Thanks again for making my recent install as seamless as possible!

@lambroisie Sorry for the delayed response but I only saw this comment recently when looking through my older gists. I have updated the gist to match your suggestion as you are correct.

I wrote this guide while setting up Linux on a new laptop. Basically, I realized I needed a reference I could look back on if I broke anything too badly! So I didn't really expect others to end up using it .... but I am glad the effort proved useful to others!

@OdinsPlasmaRifle
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OdinsPlasmaRifle commented Apr 11, 2020

Hi, Thanks for the guide. Just installed it :)
I noticed a mistake where it says mount /mnt/boot - I think you meant mkdir instead of mount

@WithoutCaps thanks for the input (and sorry for the slow reply), you are correct and I have updated the gist accordingly. Hopefully this reduces any future confusion!

@BobCollins42
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BobCollins42 commented May 7, 2020

Great template for my install!
Comment: I think you need to install the lvm2 package in the arch-chroot enviornment to use the lvm2 HOOK. My mkinitcpio failed because this was missing. It is covered in "Install Arch Linux on LVM" wiki page as:

Tip:
The lvm2 and sd-lvm2 hooks are installed by lvm2, not mkinitcpio. If you are running mkinitcpio in an arch-chroot for a new installation, lvm2 must be installed inside the arch-chroot for mkinitcpio to find the lvm2 or sd-lvm2 hook. If lvm2 only exists outside the arch-chroot, mkinitcpio will output Error: Hook 'lvm2' cannot be found.

Edit: Another issue:
In the arch.conf bootloader file, the last field of the cryptdevice option is :dmname. With you example, this should be "lvm", not the VG name "volume".
The line would be: options cryptdevice=UUID={UUID}:lvm root=...

@Link512
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Link512 commented Jan 28, 2021

Hi,

Thanks for the guide. Two small observations though:

  • in the arch.conf kernel boot options, root should be root=/dev/volume/root. From the docs: If the root file system is contained in a logical volume of a fully encrypted LVM, the device mapper for it will be in the general form of root=/dev/volumegroup/logicalvolume
  • when you do pacstrap you don't install any linux kernel

@OdinsPlasmaRifle
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OdinsPlasmaRifle commented Jan 29, 2021

Hi,

Thanks for the guide. Two small observations though:

* in the `arch.conf` kernel boot options, root should be `root=/dev/volume/root`. From the [docs](https://wiki.archlinux.org/index.php/Dm-crypt/System_configuration): `If the root file system is contained in a logical volume of a fully encrypted LVM, the device mapper for it will be in the general form of root=/dev/volumegroup/logicalvolume`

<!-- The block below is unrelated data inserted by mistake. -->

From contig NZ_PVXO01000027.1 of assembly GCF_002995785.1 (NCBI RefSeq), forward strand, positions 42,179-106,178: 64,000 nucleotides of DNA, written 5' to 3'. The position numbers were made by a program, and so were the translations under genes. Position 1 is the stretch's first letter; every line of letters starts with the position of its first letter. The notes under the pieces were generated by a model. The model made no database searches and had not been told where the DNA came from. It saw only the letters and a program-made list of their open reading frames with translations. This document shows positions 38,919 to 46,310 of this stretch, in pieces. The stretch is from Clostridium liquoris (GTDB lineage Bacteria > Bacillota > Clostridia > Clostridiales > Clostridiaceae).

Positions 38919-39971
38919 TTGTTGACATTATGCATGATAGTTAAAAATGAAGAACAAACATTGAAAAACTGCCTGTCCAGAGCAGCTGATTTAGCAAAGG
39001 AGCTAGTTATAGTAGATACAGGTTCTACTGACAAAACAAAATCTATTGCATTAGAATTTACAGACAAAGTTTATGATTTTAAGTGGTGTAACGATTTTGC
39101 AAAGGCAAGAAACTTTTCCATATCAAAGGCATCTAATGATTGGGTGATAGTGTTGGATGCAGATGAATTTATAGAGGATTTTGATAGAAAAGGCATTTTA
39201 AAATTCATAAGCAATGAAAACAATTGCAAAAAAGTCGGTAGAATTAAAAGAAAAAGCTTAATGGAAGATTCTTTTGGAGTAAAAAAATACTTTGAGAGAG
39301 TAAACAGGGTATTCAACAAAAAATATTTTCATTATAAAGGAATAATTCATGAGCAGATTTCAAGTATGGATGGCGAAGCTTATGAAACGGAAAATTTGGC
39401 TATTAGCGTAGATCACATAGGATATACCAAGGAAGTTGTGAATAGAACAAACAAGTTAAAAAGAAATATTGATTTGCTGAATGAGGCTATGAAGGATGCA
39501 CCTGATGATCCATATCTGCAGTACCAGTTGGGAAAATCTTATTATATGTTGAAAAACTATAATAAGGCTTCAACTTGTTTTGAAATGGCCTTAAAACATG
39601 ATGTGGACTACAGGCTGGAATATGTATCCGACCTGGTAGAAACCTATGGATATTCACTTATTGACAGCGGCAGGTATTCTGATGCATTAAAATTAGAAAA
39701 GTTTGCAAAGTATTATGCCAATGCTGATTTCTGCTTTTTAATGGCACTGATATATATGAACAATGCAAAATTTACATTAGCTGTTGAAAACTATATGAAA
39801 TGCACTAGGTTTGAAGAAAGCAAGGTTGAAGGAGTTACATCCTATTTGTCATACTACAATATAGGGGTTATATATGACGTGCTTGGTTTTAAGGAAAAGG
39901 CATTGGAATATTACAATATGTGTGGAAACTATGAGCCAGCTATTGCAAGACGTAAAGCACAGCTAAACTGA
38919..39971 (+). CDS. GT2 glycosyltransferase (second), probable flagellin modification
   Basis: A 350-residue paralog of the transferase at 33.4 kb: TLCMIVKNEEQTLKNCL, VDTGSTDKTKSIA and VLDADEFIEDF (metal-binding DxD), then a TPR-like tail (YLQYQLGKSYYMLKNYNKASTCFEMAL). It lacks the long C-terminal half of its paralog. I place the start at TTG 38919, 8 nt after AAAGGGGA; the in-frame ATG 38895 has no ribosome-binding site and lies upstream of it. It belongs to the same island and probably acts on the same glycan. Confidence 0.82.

* when you do `pacstrap` you don't install any linux kernel

Hey @Link512, thanks for the feedback!

I quickly ran through the Arch docs and then made changes to the gist wherever it no longer matched the official guides. It seems like several things were out of date and I have updated these wherever I noticed them. Unfortunately I don't have the time right now to run through the whole process again to check whether everything is working still.

Updated the following:

  • Changed the pacstrap command to pacstrap /mnt base base-devel linux linux-fimware lvm2 vim. Seems like the previous pacstrap command was taken from an old revision of the Arch docs. Probably back when I first wrote this guide: https://wiki.archlinux.org/index.php?title=Installation_Guide&diff=253744&oldid=250715
  • Switched the LVM physical volume name to cryptlvm to match the current dm-crypt docs.
  • Updated the genfstab command to the latest recommended format in the docs: genfstab -U /mnt >> /mnt/etc/fstab.
  • Updated the logical partition usage to /dev/volume/{name} (eg. /dev/volume/root, /dev/volume/home and /dev/volume/swap).
  • Updated the arch.conf to match the changes above and use the physical volume cryptlvm instead of the volume group @BobCollins42 for this as well.

@GrumpyChunks
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GrumpyChunks commented Mar 30, 2021

There's a minor typo in the installation section. The pacstrap command should include 'linux-firmware' not 'linux-fimware'

@OdinsPlasmaRifle
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OdinsPlasmaRifle commented Mar 30, 2021

@GrumpyChunks thanks for spotting that, updated now.

@cihatertem
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cihatertem commented Dec 11, 2021

Hi,
Firstly thanks nice and clean tutorial. I want to learn about combining your set up with systemd-homed too. You know systemd-homed gives us a encrypted home folder and unloads the home while suspend. This security feature does not providing with full disc enc. Is there a way combine both option for better security? Or do we have to choose onlyone of them?

@OdinsPlasmaRifle
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OdinsPlasmaRifle commented Dec 14, 2021

Hey @fincan, unfortunately I am not that familiar with systemd-homed... I suspect they can probably work together but I can't say for certain without doing some research, which I don't have a lot of time for at the moment.

@i2
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i2 commented May 19, 2022

Regarding your note:

I believe this tutorial (because it covers LVM+LUKS) is still relevant because archinstall doesn't support LVM yet, correct?

@OdinsPlasmaRifle
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OdinsPlasmaRifle commented May 19, 2022

Regarding your note:

I believe this tutorial (because it covers LVM+LUKS) is still relevant because archinstall doesn't support LVM yet, correct?

Hey, @i2 I have not tried the archinstall helper myself. But according to the Arch docs it should include a step for configuring disk encryption:

image

However, I am unsure what disk encryption setup it uses and archinstall is experimental software so it may have some issues I am not aware of. In which case, following a guided installation (like this one) might yield more predictable results. Unfortunately, I cannot really give a more definite answer until I try out archinstall myself.

I will continue to maintain this Guide though, as it remains useful for those who want to go through the process manually (and potentially customize individual steps).

@i2
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i2 commented May 19, 2022

@OdinsPlasmaRifle I am interested in LVM2 and not just LUKS.